Understanding dyslexia

October 06, 2019

This week, 7-13 October, is Dyslexia Awareness Week. We spoke to Annemarie Ranson, Centre Director at our Bracknell centre, about her expertise in helping children with dyslexia…


Understanding dyslexia – a Specific Learning Difficulty (SpLD)

Dyslexia only affects particular parts of an individual’s overall learning ability, and the degree of difficulty that a person will have can depend on a whole range of factors – no two dyslexic individuals will be the same. Children with dyslexia may also have other SpLD characteristics such as ADHD, Dyspraxia, ASD.

Children with dyslexia can have difficulties with phonological processing, rapid naming, working memory and sequencing, but these are not linked to intelligence. Many people with dyslexia have shown strengths and abilities in tasks that involve creative and visual thinking, as well as practical and problem solving skills.

Dyslexia affects how a person’s brain processes and stores information. For example, when a child with dyslexia is reading they can be so focused on trying to recall a particular sound associated with a letter that their brain is not as free to build on the fluency or understanding of what they’ve read. Children may also use the incorrect sound for the letter or vice versa, as their brain doesn’t make an automatic link between the two.

Dyslexia can also have an impact on the way in which words are stored in the brain. A non-dyslexic individual can find it easier to recall similarities in the sounds in words eg: bread, head and lead. However, an individual with dyslexia can use a different filing system of words and remembers them as whole things sometimes related to a meaning or image. For example: head – something that sits on your shoulders and bread – something you eat.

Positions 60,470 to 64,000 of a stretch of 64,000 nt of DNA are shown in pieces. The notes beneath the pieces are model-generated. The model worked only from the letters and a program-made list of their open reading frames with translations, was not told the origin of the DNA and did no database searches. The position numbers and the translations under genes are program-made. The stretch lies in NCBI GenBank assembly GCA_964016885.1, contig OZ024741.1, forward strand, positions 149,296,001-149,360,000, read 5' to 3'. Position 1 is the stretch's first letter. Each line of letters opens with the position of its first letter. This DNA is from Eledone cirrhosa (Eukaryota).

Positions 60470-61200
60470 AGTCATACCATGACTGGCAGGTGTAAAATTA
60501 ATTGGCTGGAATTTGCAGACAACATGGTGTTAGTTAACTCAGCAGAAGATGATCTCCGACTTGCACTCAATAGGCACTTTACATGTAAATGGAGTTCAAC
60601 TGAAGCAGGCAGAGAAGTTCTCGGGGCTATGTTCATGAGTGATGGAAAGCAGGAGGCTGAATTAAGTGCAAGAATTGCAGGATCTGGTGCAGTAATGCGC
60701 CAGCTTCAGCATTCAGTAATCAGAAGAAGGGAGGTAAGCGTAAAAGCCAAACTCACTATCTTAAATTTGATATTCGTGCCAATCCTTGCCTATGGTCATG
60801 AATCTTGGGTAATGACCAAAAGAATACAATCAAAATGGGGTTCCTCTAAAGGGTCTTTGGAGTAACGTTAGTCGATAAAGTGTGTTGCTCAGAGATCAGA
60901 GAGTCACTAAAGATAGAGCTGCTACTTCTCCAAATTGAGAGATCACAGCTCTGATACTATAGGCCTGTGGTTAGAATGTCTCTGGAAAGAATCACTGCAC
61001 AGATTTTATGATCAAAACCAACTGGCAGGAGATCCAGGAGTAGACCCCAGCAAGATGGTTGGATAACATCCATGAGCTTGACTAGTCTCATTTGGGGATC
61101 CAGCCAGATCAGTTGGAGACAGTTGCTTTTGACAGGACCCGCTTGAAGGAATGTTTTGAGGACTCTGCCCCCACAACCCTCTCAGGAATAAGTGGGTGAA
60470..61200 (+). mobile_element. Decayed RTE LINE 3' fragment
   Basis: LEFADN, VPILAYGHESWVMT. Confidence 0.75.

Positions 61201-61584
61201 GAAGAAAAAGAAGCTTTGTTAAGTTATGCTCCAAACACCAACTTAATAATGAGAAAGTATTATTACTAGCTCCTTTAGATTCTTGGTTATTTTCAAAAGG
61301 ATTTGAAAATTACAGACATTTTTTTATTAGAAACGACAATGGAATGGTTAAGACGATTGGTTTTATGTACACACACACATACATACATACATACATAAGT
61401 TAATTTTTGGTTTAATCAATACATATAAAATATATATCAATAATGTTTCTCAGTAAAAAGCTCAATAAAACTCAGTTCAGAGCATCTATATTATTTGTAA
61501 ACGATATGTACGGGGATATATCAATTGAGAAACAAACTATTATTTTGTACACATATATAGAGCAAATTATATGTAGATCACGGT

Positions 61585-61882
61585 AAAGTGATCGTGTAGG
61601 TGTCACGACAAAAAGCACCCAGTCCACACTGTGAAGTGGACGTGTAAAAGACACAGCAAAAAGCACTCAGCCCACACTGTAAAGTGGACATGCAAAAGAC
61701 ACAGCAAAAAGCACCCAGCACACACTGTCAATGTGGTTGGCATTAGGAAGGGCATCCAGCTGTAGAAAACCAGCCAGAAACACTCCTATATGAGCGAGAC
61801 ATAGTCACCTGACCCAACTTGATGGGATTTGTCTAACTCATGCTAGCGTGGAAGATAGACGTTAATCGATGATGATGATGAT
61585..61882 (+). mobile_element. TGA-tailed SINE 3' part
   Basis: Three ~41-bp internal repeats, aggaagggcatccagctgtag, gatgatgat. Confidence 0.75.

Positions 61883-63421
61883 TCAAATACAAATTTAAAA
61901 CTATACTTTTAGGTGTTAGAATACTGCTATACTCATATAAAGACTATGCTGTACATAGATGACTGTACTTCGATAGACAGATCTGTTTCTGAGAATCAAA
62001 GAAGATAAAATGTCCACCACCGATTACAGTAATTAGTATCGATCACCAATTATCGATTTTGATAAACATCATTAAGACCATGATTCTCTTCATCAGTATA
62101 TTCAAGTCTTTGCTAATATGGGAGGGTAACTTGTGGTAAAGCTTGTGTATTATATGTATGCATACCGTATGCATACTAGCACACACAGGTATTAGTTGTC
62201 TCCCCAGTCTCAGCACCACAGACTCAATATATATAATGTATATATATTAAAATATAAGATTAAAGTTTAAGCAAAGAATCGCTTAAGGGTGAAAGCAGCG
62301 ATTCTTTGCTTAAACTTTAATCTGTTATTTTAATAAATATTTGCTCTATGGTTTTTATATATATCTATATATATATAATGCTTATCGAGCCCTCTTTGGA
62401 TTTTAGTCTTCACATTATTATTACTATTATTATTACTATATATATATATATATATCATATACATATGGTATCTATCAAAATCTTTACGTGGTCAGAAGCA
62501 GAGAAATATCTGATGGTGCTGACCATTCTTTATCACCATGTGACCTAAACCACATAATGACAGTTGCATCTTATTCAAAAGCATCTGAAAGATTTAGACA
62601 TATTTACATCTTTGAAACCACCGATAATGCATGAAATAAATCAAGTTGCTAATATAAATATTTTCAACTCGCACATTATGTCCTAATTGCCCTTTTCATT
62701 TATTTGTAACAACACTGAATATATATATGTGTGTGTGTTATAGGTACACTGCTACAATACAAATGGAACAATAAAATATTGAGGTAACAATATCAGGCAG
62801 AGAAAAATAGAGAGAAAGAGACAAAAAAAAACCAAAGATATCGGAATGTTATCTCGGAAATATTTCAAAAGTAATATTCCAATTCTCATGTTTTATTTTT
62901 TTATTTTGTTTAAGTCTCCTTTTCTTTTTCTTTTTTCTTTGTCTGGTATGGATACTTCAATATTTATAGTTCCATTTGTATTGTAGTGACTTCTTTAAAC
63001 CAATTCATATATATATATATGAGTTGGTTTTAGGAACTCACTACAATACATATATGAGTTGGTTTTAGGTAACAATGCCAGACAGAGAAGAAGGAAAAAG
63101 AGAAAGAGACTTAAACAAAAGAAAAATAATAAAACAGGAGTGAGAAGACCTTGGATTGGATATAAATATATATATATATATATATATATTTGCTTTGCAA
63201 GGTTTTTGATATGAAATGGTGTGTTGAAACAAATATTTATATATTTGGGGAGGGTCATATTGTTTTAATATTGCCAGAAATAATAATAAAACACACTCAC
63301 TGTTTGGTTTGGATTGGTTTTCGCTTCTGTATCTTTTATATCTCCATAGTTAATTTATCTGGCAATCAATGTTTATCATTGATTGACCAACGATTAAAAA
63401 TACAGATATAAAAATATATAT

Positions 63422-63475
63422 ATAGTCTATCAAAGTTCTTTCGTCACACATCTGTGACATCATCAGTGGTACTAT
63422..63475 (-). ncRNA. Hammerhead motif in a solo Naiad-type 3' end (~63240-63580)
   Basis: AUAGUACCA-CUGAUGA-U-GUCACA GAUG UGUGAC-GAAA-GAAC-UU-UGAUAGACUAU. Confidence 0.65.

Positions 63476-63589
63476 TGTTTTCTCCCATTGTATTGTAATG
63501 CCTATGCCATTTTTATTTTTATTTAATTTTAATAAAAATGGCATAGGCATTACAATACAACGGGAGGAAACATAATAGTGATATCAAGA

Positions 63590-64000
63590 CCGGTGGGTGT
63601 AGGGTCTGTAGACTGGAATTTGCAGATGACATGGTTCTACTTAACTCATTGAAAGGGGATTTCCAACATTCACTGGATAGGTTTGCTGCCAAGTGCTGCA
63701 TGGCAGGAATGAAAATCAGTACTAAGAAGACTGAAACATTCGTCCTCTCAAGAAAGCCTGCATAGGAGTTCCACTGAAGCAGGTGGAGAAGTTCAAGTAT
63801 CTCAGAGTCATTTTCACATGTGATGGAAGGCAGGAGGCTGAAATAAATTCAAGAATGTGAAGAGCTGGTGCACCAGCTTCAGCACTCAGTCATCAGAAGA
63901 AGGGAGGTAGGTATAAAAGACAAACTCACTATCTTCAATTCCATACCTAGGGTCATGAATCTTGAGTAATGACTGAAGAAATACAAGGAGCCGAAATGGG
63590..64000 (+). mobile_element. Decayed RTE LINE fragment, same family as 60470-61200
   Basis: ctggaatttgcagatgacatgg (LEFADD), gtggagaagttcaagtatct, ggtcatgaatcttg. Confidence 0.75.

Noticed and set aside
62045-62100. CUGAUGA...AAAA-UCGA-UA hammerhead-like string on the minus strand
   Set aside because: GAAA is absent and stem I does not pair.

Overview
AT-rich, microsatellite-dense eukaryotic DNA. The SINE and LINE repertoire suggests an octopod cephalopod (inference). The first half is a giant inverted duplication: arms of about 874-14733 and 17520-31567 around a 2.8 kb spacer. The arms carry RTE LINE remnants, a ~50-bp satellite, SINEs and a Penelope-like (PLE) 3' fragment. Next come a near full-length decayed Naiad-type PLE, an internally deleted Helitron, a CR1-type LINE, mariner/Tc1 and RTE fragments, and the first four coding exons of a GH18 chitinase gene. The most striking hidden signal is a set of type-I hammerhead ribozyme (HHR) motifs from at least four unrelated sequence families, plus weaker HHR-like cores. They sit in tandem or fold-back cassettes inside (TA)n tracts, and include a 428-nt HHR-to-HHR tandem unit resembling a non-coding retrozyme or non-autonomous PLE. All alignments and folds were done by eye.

How to support children with dyslexia

  • Structured Multisensory Learning – visual, auditory and kinaesthetic.

Different approaches to learning can be very useful for children with dyslexia as they need to have links between what they say, hear and do. It will also give children more opportunities to grasp meaning. Here are three methods:


  1. Say the words after me: pain, mail, tail, train.
  2. What is the common sound?
  3. Say the words again and tell me where you hear the sound.


  1. Look at the words train, pain, mail, tail.
  2. Tell me the common pattern in the word.


  1. Watch me write the letters.
  2. Trace the letters and say (a) is ‘ai’.
  3. Copy the letters.
  4. Without looking, write the letters.
  • Onset-rime.

This can help the learner focus on patterns rather than learning each new word in isolation. The ‘onset’ refers to the initial sound unit of a word, and the term ‘rime’ is the string of letters that follow.

For example, with the word ‘sat’: s=onset and  at=rime

  • Reading cards

These can support sound-symbol linkage. The front of a card shows a letter in both capital and lower case. On the back, there is a word starting with that letter and a picture of the word.

You can also use these to support reading word patterns. Have the start of a word on one card and the second part on another card and try to match them up.

When working with a child with dyslexia, they may need many and frequent opportunities to keep practising. So try different word games and you and your child can both have fun learning!

Annemarie Ranson has worked for Explore Learning for over eight years. She has a personal passion for helping children with dyslexia and has supported many families since joining Explore Learning.

Annemarie is currently studying Practical Solutions For Dyslexia, which includes modules in practical strategies for reading and spelling. She will continue her studies up to level 7 so she can qualify as a practitioner to diagnose children with dyslexia.

Get in touch with your local Explore Learning centre if you would like to speak to one of our experts about supporting your child.



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